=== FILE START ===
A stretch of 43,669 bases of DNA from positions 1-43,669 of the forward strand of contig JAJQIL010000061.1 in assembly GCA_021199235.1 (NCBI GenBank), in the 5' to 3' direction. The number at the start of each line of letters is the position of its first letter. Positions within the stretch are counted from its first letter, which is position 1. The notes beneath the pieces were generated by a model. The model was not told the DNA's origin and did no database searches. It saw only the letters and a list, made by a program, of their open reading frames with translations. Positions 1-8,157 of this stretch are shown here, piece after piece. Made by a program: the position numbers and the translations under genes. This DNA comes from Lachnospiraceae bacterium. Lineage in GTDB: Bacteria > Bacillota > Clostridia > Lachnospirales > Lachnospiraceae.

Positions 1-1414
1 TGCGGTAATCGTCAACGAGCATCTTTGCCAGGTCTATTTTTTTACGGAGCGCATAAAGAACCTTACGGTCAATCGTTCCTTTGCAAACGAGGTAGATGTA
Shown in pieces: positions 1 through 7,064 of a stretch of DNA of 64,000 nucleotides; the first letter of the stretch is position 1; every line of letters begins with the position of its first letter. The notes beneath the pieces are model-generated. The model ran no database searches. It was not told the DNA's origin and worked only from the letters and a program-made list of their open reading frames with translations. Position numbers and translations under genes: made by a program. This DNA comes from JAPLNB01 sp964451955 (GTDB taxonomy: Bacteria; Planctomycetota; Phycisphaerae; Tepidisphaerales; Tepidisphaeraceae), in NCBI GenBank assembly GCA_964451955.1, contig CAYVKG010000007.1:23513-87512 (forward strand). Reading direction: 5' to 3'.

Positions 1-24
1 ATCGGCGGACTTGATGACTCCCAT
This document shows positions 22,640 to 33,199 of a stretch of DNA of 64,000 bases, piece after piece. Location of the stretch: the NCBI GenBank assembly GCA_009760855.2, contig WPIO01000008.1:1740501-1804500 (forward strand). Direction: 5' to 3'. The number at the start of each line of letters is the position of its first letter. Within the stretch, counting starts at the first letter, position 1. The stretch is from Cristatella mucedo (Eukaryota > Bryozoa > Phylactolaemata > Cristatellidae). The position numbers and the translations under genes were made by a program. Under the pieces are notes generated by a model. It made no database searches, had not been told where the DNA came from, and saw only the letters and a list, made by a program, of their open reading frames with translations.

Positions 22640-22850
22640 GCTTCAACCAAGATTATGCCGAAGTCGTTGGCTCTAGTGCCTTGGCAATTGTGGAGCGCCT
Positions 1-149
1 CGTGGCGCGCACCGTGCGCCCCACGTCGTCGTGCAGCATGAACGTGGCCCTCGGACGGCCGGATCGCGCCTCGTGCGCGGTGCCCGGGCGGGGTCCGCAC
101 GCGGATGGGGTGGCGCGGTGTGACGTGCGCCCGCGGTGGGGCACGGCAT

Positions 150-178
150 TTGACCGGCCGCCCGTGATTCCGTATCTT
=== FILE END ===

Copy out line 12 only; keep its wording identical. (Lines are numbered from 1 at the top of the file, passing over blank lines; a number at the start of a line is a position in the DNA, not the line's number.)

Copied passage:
101 GCGGATGGGGTGGCGCGGTGTGACGTGCGCCCGCGGTGGGGCACGGCAT